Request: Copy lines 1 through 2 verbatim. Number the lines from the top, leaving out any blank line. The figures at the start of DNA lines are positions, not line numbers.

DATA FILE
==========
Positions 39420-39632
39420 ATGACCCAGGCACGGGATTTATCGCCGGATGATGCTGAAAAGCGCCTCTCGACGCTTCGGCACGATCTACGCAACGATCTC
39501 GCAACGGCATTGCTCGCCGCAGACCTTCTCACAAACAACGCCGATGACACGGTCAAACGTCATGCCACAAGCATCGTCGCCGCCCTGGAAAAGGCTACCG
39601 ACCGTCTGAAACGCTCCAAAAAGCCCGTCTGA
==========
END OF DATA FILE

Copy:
Positions 39420-39632
39420 ATGACCCAGGCACGGGATTTATCGCCGGATGATGCTGAAAAGCGCCTCTCGACGCTTCGGCACGATCTACGCAACGATCTC